Fundamental Analysis 2017.09.13 – Wall Street, Asian Shares and Japanese Wholesale Prices at Record Highs

13 / 09 / 2017 | Market News
It seems that markets are responding to a slew of good news – and prices around the world are proving it. Asian stocks continued the previous days’ upward trend, even though yesterday was a bit shaky – reaching a 10 year high, possibly a response to Wall Street’s positive return. The Apple stockholder’s excitement over the 1.81% climb of the tech giant’s stock was unjustified as its stock fell 0.42% reaching 160.82 from the previous 161.50 in hours preceding the iPhone 8 release. This was probably due to mixed consumer response, as once again Apple preferred to invest in innovative technology but not assess and amend customer concerns regarding the previous iteration of their technology.  

Japan saw its August wholesale prices develop with its highest pace in the past 9 years. A substantial increase of demand from China was one of the primary contributing factors. This also bolstered the speculation that Japan will also experience a consumer inflation increase pushing it closer to the BoJ’s target of 2%. This is the eighth consecutive climb the index has experienced since the beginning of the year.

The GBP saw a marked increase after the release of very positive inflation data – putting further pressure on the BoE to revise their dovish monetary policy. In fact the GBP price rally pushed the currency up to its highest level this year.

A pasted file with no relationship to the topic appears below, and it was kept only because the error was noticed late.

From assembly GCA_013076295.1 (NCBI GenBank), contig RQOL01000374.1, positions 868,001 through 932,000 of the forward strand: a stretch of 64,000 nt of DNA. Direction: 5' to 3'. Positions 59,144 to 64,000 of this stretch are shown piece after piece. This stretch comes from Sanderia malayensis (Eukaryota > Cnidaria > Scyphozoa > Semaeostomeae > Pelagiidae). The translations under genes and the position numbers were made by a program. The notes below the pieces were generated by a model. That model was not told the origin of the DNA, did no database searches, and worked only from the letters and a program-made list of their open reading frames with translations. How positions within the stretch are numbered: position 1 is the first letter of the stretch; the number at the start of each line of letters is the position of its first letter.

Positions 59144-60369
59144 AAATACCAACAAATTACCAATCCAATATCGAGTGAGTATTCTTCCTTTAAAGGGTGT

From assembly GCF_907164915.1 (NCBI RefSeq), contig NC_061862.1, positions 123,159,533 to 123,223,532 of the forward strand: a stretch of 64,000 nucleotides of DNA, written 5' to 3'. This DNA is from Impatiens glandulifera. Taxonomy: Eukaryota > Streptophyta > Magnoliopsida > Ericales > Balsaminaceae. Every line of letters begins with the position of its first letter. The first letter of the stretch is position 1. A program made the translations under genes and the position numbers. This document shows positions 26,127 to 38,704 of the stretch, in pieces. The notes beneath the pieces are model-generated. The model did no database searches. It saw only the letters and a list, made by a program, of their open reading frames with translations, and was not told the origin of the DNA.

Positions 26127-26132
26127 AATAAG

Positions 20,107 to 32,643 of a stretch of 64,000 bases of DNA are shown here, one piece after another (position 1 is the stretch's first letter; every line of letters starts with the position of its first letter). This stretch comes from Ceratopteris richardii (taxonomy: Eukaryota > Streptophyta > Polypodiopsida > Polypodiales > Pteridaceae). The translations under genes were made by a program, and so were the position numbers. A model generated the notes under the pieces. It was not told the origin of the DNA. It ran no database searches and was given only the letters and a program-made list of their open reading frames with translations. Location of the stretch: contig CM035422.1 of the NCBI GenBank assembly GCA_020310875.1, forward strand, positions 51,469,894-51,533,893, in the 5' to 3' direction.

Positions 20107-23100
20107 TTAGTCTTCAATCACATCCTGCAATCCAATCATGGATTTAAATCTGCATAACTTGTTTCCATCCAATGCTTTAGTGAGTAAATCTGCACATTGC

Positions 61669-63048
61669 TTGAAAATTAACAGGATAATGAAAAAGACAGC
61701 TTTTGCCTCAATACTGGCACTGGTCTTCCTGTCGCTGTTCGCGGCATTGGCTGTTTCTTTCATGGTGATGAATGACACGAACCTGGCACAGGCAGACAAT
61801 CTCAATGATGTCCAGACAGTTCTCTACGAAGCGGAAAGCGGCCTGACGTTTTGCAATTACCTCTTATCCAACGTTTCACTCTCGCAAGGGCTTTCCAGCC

Although US stock was up, the USD slipped against other major currencies. This of course was more an affect of the EUR strengthening than the weakening of the dollar. In fact US Census reports yesterday should have been dollar positive – showing that middle-class income reached its highest levels in history and that sluggish growth post-“Great Recession” is now observable – but it seems that markets are still risk-off the US currency. The reason being that after the enforcement of the UN Sanctions against N. Korea, President Trump went on record promising that the aforementioned sanction would pale in comparison to what “ultimately will have to happen” to stop the country’s nuclear program.

This article comprises the personal view and opinion of the STO Investment Research Desk and at no time should be construed as Investment Advice.
 
 

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